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Guide to Starting a Business With Student Loan Debt

Starting a Business While Paying Off Student Loans
Lauren Ward
Lauren WardUpdated August 2, 2023
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Editor’s note: Lantern by SoFi seeks to provide content that is objective, independent and accurate. Writers are separate from our business operation and do not receive direct compensation from advertisers or partners. Read more about our Editorial Guidelines and How We Make Money.
Student loan debt makes up the second largest amount of debt in the nation behind mortgages. Typical standard repayment plans for federal student loans and private student loans take a total of 10 years to pay off, and the average student loan debt is $37,790.But what if you want to start your own small business? If you’re an entrepreneur, cash flow is key. Freeing up every possible dollar can be the difference between success and becoming another statistic. Below we talk about the interplay between paying student loans and starting a small business, and what your options are.

Refinancing Student Loans While Starting a Business

One thing is for certain: Using a student loan to start a business is not okay. That would get any loan recipient into trouble as student loans are earmarked for education costs.Once you graduate and are repaying, if you can lower your monthly student loan payments, you’ll have more money to put toward your business. Should opportunities or expenses arise, a lower monthly student debt obligation may help your business grow and succeed at a faster rate. One way to do this is by refinancing your student loans. When refinancing your student loans, the most important thing to keep in mind is how your current rate and monthly payment would compare to your new rate and monthly payment. For many student loan borrowers, refinancing can help free up cash month to month. Of course, there are many steps to starting a business besides refinancing existing debt. For example, where you open up your business is just as important as the business idea itself. However, if student loans are eating up your cash every month, refinancing them may just be the best way to help your new business thrive.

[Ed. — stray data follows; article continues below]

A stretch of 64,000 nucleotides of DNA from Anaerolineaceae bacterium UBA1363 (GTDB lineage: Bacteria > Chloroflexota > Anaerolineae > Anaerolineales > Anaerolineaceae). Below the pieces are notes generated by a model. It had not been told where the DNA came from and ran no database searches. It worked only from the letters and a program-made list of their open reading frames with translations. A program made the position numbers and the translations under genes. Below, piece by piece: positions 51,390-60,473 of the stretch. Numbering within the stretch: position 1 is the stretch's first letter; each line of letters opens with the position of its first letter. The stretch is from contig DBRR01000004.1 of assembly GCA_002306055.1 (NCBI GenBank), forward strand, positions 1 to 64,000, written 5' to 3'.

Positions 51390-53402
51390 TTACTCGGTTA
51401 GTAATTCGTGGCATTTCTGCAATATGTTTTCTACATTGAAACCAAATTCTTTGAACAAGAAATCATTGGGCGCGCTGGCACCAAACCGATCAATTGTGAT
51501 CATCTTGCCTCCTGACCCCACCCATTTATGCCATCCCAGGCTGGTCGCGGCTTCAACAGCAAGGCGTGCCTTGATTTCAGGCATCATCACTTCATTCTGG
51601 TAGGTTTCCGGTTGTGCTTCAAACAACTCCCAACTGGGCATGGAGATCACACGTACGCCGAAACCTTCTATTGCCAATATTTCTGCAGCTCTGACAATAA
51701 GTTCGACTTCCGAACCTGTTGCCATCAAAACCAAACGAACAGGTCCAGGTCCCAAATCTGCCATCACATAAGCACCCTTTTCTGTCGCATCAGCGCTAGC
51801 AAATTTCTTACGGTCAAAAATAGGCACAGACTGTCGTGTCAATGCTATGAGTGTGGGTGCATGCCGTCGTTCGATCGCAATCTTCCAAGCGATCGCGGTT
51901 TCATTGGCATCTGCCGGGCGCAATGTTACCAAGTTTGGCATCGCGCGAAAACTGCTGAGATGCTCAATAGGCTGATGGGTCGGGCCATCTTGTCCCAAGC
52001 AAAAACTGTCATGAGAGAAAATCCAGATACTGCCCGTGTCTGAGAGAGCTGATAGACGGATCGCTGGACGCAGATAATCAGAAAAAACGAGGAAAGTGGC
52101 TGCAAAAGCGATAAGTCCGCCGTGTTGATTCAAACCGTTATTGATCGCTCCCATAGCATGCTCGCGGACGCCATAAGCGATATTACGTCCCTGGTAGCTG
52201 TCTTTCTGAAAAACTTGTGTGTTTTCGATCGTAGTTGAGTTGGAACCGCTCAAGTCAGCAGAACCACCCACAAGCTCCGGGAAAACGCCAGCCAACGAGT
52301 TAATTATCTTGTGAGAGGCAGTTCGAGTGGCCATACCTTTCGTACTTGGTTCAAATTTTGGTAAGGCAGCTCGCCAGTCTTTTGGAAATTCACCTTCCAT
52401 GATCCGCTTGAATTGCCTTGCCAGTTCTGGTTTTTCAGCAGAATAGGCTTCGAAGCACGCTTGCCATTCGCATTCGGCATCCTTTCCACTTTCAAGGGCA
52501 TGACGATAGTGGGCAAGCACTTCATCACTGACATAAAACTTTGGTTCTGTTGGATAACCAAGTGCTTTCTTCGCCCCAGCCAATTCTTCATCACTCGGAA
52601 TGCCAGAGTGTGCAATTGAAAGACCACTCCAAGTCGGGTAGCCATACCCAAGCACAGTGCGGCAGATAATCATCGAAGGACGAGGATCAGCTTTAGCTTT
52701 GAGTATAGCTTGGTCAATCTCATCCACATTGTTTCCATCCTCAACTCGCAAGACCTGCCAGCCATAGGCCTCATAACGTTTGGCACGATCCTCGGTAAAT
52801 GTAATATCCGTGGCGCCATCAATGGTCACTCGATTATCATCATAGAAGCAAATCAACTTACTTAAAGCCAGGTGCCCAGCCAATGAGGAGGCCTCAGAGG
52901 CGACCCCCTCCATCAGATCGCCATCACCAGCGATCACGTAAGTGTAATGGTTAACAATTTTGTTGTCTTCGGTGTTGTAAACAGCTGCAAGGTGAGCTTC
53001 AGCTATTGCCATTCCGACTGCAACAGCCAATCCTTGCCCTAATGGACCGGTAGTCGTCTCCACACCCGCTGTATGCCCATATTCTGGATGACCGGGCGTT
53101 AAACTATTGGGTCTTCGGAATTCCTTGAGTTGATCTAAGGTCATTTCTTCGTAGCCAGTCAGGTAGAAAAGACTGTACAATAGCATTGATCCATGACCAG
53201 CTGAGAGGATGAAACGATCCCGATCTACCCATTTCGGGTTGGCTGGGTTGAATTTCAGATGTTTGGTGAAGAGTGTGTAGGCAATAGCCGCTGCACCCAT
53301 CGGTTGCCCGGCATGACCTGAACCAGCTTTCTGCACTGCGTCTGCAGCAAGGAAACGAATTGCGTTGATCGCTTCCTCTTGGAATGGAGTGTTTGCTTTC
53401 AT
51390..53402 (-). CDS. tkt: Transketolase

How Refinancing Can Help 

1. Lowers Monthly Payments

Refinancing your student loan debt may lower your monthly payment, which would help free up cash for other business expenses. Sometimes business owners ask, “Can my business pay my student loans?” The answer is no. Unfortunately, student loans are not tax deductible for businesses and are not business expenses. But the good news is that you can help pay for business expenses by freeing up cash and lowering your monthly payments via a student loan refinance.  

2. Consolidates Debt

Consolidate your debt and you’ll have fewer monthly payments to keep track of. Depending on the rates you received with the loans, you may even receive a better interest rate, too, by doing this. Through debt consolidation, you may save money in interest and improve your credit score because you’ll be more likely to make your monthly payments on time.

3. Puts More Money Toward Your Business

As discussed, every dollar is vital to a company’s success. The more money you have to put into your business in the beginning, the more likely it is to succeed. You can truly make your money work for you, but you have to have it in the first place for this to happen.  

4. Lowers Your Debt-to-Income Ratio

Getting a lower monthly student loan payment will, in effect, get you more money for your business month to month.If you are able to lower your monthly student loan payment, this in turn would lower your debt-to-income ratio. Should you need to take out a personal loan or business loan, this may even help you qualify.

Disadvantages of Refinancing

1. Removes Option for Debt Forgiveness

Federal student loans offer debt forgiveness for graduates who go into certain kinds of work. Programs like Teacher Loan Forgiveness and Public Service Loan Forgiveness will forgive all or a portion of remaining student loan debt if you continue with a specified job for a set number of years.However, if you refinance, you lose the option to receive any student loan forgiveness for the amount of federal loans that you have refinanced.

2. Produces a Possible Higher Rate